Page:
Thick green forests, clean and beautiful nature, serene villages, spectacular emerald green hills, crystal clear water, undisturbed lush-green valleys… – that’s what you experience in the trek to Dzukou valley. If you get a chance to visit this place in June or July, you will see the gorgeous face of Dzukou valley with multi-colored flowers, which has given it the name “Valley of flowers of North-East”. Imagine trekking in such a magnificent location..!Dzukou valley is situated at the border of Nagaland and Manipur in the North East of India and is behind the famous Japfu peak. It is the second highest peak in Nagaland. The valley can be accessed through 2 trekking trails – one trail starting from Jakhama village and the other from Viswema Village. The trekking path starting from Viswema to is more gradual but takes longer time. Whereas the trek from Jakhama to Dzukou Valley is more tough but the route is shorter and hence can be covered in less time. Dzukou is located at an altitude of 2438 m above sea level.We, the Yathramour team, visited Dzukuo valley with a small group of people from different walks of life, who are relatively new to trekking and hiking. We went by the Viswema Village route, stayed at the valley that night and returned via Jakhama route. The trek was done 2 days before the Hornbill festival and the weather was chilling, and it even went below zero at night in the valley.Our stay was in a campsite in Kigwema village which was built on a paddy field and from here, we took a Jeep to reach Viswema village, the starting point of our trek. This village is about 25km from Kohima, and from the main road, it goes through an 8km motorable road through the mountains to reach the starting point of the trek.We hired a local guy as guide, and hence Aatho, the guide joined us. He has done the dzukou valley trek 36 times prior to this. The initial part of the trek is through a forest, and is a proper hike. The beauty and calmness of the jungle is the major attraction here. It can be a little tedious to people who are not much active. The team except for me was visiting Dzukou for the first time, and hence we did the trek in a slow pace. This part of the trek was a steep winding climb via stone slabs cut in a whimsical manner. There were around 1200 steps to climb before we reach the Watchtower. It took around an hour to two to reach there. Before the watchtower, we took a lot of time to rest, hydrate ourselves, shared a lot of stories, clicked photos together and helped each other to take the next step.
“Everyone wants to live on top of the mountain, but all the happiness and growth occurs while you are climbing it.” – I don’t know who said this, but it’s true.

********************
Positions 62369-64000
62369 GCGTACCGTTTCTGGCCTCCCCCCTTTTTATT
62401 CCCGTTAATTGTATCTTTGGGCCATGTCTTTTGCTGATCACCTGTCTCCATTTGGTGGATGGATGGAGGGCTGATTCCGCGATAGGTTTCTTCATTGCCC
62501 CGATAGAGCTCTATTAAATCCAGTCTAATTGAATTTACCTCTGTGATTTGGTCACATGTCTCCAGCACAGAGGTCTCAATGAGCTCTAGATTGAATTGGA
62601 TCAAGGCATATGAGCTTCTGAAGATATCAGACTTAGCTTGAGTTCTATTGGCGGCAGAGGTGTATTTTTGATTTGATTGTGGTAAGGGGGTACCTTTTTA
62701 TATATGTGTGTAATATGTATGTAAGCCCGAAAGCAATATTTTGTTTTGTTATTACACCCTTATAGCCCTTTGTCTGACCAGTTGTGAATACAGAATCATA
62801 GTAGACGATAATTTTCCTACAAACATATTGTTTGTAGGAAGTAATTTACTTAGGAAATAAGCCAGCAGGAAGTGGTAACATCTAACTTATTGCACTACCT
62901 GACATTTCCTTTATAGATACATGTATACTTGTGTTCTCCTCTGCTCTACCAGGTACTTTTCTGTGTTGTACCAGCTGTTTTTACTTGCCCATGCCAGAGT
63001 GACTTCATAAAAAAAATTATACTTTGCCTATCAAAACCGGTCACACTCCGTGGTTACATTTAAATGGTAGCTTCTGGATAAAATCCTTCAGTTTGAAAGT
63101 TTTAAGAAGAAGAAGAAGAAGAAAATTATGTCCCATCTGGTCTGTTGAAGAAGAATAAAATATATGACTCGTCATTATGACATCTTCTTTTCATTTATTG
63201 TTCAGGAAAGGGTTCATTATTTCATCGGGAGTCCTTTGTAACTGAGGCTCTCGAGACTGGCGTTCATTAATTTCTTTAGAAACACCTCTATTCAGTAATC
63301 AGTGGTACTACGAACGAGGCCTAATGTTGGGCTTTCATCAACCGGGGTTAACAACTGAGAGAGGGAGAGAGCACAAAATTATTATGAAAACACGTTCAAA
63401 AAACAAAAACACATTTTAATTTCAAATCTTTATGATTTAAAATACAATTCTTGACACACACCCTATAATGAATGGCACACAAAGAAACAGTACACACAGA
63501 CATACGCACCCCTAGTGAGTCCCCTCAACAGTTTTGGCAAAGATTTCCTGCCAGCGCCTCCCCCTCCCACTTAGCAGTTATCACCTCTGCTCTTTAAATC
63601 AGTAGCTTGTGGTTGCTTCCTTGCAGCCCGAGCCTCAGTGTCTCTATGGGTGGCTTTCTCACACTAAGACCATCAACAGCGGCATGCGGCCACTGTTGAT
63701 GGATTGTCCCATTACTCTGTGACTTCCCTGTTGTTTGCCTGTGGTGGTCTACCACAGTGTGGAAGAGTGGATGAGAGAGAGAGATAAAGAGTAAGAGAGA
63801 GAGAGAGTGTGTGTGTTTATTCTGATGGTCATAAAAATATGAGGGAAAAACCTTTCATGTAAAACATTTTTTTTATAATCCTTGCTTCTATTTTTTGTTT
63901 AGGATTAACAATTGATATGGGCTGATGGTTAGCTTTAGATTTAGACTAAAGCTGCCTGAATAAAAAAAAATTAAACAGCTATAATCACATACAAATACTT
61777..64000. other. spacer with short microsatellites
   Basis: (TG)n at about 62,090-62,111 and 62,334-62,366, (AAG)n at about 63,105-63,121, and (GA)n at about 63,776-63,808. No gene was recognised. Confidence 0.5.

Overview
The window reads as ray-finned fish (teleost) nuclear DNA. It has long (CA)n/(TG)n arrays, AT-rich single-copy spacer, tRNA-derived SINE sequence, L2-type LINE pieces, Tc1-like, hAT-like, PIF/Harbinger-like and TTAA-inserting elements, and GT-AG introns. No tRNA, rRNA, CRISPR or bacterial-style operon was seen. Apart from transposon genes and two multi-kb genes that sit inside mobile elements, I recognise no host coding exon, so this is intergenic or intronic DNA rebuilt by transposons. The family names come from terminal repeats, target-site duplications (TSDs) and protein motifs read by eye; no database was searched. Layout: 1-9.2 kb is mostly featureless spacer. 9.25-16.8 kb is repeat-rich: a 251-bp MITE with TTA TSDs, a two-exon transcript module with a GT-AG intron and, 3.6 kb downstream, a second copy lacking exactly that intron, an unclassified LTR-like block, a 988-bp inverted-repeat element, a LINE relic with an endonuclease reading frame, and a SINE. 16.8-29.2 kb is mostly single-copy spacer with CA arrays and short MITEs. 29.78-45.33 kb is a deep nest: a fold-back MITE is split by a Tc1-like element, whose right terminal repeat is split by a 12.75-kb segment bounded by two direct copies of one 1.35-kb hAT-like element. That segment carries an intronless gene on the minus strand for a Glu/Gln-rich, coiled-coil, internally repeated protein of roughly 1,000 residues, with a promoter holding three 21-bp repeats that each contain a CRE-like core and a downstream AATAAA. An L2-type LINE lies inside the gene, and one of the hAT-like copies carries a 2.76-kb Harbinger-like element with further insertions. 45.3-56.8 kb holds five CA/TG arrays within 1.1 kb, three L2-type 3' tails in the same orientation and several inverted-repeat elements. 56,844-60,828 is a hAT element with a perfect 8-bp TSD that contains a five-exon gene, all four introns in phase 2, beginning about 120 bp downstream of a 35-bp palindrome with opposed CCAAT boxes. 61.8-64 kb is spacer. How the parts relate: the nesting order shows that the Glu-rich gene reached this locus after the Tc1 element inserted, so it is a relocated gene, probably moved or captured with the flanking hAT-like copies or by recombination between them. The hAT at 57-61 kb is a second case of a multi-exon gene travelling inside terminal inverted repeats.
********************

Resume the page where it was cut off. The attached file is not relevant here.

From here on, the trek is through the mountain slopes, and we walked amidst a dwarf bamboo forest, which resembles tall grass from afar. The shades of green we saw in the valley shows the creativity of our Mother Nature. It was a real visual treat to the eyes. We, Sarin, Deepthi, Sarath and I clicked numerous photos on the way and we were well behind Atho, Sukesh and Sreejith. We made friends with a lot of trekkers on the way. This was my second time in the same route, but with a different gang, and I really enjoyed it both times.There are 2 dorms and 2 cottages with private rooms in the Dzukou campsite – but all with very minimal facilities – which means only a cot and a lot of blankets. Not even a bed. And there is a kitchen too, with limited items. Simple breakfast and simple dinner are available here. Sitting on one of the benches looking at the valley will make you forget the tired legs. From Dzukou campsite, we can trek down to the valley which is another feast for the eyes. The valley is a very popular camping spot for the local tourists, and they come with proper gear. We stayed in the cottages. In December, it is chilling cold and the temperature goes down to 0 degrees in the night. The layers of clothing we had on us were not enough and hence, we all remained in one room till we slept.In the next morning, many who camped there went to the helipad area to capture the photo of the sunrise. And later, some of us went down to the valley. The stream was almost frozen and the plants were covered with snow. No wonder why this valley is called Valley of Celestial Charm. There is a small bridge to cross, and a cave (called as Bhoot Gufha) and waterfall to explore here. The cave supposedly extends for 1 km and hence a headlamp is required to explore it properly. There are 2 rivers flowing through the valley – River Japfu and River Dzukou.After exploring the valley, it was time for breakfast, and the walk back.We returned through the Jakhama route, which was initially through the dwarf bamboo forest, and uphill walk and then a downhill walk through a dense forest. The trail here is steep and in many places it was slippery as there was rain the previous night.It felt like a never ending stone steps among tall trees, and we crossed some streams and a small waterfall. There were jumbled piles of rocks, logs, uprooted trees and massive boulders for us to cross. And then, we came across a small rest house, and the trail continued. After sometime, there was a stream to cross which would have been a difficult thing the rainy season. And finally, we reached the village and farming area and that was again a 2 km walk. When we finally met the motorable road, our guide Atho was running for mobile signal to call the driver.Jakhama trail is better to be taken for the return journey from the valley, as it is much easier to descend than ascend, and will bring you back to the main road much quicker than the Viswema trail.Overall, the Dzukou trek was a good experience and we, the Yathramour team enjoyed every bit of it.- Varsha ViswanathImage Courtesy : Sarin Soman, Sarath C